A new bipartisan Senate bill wants to bolster the cybersecurity workforce by coordinating workforce programs and defining cybersecurity career pathways.

The “Harvesting American Cybersecurity Knowledge through Education (HACKED) Act,” introduced Nov. 5 by two Republicans and two Democrats in the Senate, would direct the National Institute of Standards and Technology, which sets security controls for technology used in the federal government, to produce “standards and guidelines improving cybersecurity awareness of employees and contractors of federal agencies" within three years of the bill becoming law.

The bill also seeks to coordinate workforce programs across the federal government through a new Office of Science and Technology Policy working group, according to a news release. Individual agencies have several workforce programs aimed at improving and expanding their cybersecurity staff, though they are largely agency-specific. The Office of Management and Budget also has a cyber reskilling academy, though it’s currently a small-scale operation with only 25 employees going through the first cohort, which graduated in July.

“This legislation makes investments in federal cybersecurity programs and will help us fill the gaps in our cyberdefense,” said Sen. Jacky Rosen, D-Nev. “We must continue to prioritize forward-thinking solutions that provide our businesses, communities, and government with the skilled workforce they need to strengthen our nation’s cybersecurity infrastructure and protect Americans’ data from bad actors.”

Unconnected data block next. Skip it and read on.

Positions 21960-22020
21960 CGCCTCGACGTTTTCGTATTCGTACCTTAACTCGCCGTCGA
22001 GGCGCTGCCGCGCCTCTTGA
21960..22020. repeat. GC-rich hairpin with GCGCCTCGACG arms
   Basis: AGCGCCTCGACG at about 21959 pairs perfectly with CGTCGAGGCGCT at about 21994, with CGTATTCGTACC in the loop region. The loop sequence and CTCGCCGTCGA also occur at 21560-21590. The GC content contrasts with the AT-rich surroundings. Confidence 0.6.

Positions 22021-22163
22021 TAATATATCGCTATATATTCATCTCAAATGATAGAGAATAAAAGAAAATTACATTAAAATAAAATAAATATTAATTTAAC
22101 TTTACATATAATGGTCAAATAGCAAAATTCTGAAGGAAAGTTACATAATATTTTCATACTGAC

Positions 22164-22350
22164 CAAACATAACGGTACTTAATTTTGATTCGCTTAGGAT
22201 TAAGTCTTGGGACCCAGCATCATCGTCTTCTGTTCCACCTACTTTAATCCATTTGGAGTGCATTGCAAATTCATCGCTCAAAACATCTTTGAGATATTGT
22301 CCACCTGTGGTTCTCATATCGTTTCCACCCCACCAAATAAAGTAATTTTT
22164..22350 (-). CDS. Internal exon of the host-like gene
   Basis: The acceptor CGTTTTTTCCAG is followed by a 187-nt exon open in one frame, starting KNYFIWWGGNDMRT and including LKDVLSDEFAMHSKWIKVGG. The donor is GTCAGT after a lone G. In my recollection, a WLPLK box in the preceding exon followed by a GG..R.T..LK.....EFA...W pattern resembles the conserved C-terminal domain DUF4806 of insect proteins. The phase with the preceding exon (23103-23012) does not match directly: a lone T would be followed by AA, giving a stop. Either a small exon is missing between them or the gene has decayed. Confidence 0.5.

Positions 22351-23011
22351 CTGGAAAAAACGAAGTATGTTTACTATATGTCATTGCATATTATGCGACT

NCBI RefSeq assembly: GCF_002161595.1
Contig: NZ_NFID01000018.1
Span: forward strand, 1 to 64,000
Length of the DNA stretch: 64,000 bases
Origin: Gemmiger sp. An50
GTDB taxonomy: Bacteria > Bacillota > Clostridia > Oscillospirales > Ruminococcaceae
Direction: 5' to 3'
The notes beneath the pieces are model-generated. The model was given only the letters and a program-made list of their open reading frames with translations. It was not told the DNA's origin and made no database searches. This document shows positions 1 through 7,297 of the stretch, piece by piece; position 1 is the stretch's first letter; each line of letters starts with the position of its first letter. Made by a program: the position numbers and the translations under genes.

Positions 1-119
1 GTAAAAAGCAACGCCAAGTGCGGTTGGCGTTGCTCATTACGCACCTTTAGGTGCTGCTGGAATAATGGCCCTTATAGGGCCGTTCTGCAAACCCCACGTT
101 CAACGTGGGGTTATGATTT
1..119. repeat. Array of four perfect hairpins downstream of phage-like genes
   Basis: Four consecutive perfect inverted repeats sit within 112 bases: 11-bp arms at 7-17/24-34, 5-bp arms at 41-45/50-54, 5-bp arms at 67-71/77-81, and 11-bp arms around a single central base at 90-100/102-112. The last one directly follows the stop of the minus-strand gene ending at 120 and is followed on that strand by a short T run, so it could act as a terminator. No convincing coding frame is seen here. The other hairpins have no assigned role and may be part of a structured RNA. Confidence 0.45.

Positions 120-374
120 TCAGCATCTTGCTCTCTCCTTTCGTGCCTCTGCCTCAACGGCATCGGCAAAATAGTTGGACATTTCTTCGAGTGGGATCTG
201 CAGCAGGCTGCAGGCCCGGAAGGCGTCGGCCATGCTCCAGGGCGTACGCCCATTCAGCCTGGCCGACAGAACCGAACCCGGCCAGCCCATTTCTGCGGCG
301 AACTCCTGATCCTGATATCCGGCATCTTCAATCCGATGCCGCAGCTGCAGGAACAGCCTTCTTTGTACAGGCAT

The cyber reskilling academy has also had a difficult time placing graduates into cybersecurity jobs because of the the Office of Personnel Management’s general schedule for federal employee hiring. The bill seeks to redress the trouble in hiring cybersecurity requirements, directing OPM to “identify career opportunities in the federal government, including noncompetitive hiring pathways, including for individuals who participate in federal cybersecurity workforce training programs.”

According to Cyber Seek, there are 17,000 cybersecurity job openings in the public sector. Sen. Maria Cantwell, D-Wash., said the bill would “help address this by training cybersecurity educators and skilling American workers to do these jobs, as well as increasing coordination on these issues throughout the government."

The HACKED Act also would incentivize the recruitment of cybersecurity educators and align education and training programs to meet cyber workforce needs, according to the news release.

“It is critical that the United States stay ahead of malicious cyber activity with a workforce that can safeguard our innovation, research and work environments,” Wicker said. “This legislation is an important first step to expand the cybersecurity workforce and provide tools to support necessary education and training.”

Andrew Eversden covers all things defense technology for C4ISRNET. He previously reported on federal IT and cybersecurity for Federal Times and Fifth Domain, and worked as a congressional reporting fellow for the Texas Tribune. He was also a Washington intern for the Durango Herald. Andrew is a graduate of American University.

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